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bel canto: “beautiful singing”; an Italian operatic vocal technique originating in the 18th century Nelson Shanks (American, 1937–2015): portrait artist and founder of Studio Incamminati

In a preparatory graphite drawing, Thompson pushed the development of a reclining figure that would later appear in Bewitch (oil on linen, 18x28). In the painting, he completed the figure prior to adding the “waterfall” of fabric.

says Thompson. “My talent at fi rst had been unclear, but my determination undeniable; I practiced for at least two hours a day and had a lesson once a week, during which my coach took me through rigorous studies illuminating a path toward technical grace. ‘You know, Dan,’ he said while viewing my portfolio, ‘you’ve been a good music student, but this,’— he held up a few of my drawings—‘this is what you should be doing!’ I was stunned! What about my future? What about trying to be a great singer? But something inside me, something on a deep intuitive level, agreed. I should be drawing and painting. I knew it. Mr. Lackey was right.”

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LEARNING THE LANGUAGE OF ART That spring, with music out of the picture, Thompson applied and was accepted at the Corcoran School of Art in Washington, D.C. He would go on to study art at several of the most important representational schools of the day, the mainstay being the New York Academy of Art (NYAA). “Th roughout my studies I had been aware of the NYAA, but didn’t feel in the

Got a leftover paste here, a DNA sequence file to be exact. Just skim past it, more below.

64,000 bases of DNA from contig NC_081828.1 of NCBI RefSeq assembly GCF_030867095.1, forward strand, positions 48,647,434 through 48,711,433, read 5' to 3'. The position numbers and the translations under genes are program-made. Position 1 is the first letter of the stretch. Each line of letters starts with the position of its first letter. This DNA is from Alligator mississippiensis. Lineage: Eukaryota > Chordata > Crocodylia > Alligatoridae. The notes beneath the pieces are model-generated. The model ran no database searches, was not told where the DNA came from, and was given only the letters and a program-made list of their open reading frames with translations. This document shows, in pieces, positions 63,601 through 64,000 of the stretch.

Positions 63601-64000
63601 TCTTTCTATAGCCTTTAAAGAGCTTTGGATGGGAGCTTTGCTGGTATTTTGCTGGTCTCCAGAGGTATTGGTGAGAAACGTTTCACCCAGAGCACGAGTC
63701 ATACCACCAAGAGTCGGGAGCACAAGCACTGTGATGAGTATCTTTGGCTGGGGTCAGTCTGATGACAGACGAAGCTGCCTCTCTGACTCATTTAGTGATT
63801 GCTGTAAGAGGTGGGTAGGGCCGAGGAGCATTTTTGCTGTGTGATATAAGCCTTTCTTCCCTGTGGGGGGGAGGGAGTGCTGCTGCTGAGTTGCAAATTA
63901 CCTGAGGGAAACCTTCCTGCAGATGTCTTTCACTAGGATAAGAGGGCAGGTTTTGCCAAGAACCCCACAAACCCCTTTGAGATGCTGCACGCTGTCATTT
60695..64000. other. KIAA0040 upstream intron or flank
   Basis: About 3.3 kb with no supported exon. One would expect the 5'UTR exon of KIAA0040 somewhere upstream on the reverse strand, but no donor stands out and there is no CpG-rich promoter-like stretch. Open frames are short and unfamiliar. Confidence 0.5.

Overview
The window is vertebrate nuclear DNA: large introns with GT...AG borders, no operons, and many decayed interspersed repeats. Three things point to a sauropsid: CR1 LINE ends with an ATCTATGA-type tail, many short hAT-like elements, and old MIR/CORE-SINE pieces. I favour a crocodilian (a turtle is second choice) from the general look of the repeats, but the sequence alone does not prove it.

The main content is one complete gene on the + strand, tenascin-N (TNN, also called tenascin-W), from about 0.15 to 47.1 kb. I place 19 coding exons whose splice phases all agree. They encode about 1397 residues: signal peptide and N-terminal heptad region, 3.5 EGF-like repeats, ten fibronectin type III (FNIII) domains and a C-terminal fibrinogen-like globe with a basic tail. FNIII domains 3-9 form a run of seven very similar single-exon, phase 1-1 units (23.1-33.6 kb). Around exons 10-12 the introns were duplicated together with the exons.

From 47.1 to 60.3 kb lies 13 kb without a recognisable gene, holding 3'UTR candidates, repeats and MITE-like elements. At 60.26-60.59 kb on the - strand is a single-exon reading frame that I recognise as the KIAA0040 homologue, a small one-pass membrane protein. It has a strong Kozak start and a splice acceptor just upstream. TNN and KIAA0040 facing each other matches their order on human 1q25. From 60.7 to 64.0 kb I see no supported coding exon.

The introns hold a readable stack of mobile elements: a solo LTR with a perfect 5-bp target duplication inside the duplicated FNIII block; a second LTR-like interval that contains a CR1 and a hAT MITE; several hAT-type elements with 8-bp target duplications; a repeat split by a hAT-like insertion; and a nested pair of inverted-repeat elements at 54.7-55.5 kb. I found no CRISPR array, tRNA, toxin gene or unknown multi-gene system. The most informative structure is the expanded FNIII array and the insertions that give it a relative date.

same league with its students—because I wasn’t,” Thompson says. “It was only after a few years of atelier training that my interests in the academy, formalized anatomy and a master of fine arts degree converged, and I took a chance on an application. To my complete shock, a scholarship was offered, which brought me to New York City.” While in the student-immersion mode, Thompson would pursue training at the Art Students League and Water Street Atelier. He also connected with Nelson Shanks, an association that led to a teaching position at the master painter’s Philadelphia academy, Studio Incamminati.  “It was about this time (2006) when three friends invited me to partner with them in starting a school of our own in New York City,” says Thompson. “We worked the program out from top to bottom—the location, structure, curriculum, portfolio review, easels and lighting—even named it together: It was called the ‘Grand Central Academy of Art.’” (The school now goes by the name Grand Central Atelier, or GCA.). Recalling those days, he explains further, “So much of what forged later working

The artist's magazine easyindochinatravel  

ART AND COMMERCE are supposed to be at odds, but even purists acknowledge that the tradition of patronage— worldly popes, vainglorious kings...

The artist's magazine easyindochinatravel  

ART AND COMMERCE are supposed to be at odds, but even purists acknowledge that the tradition of patronage— worldly popes, vainglorious kings...

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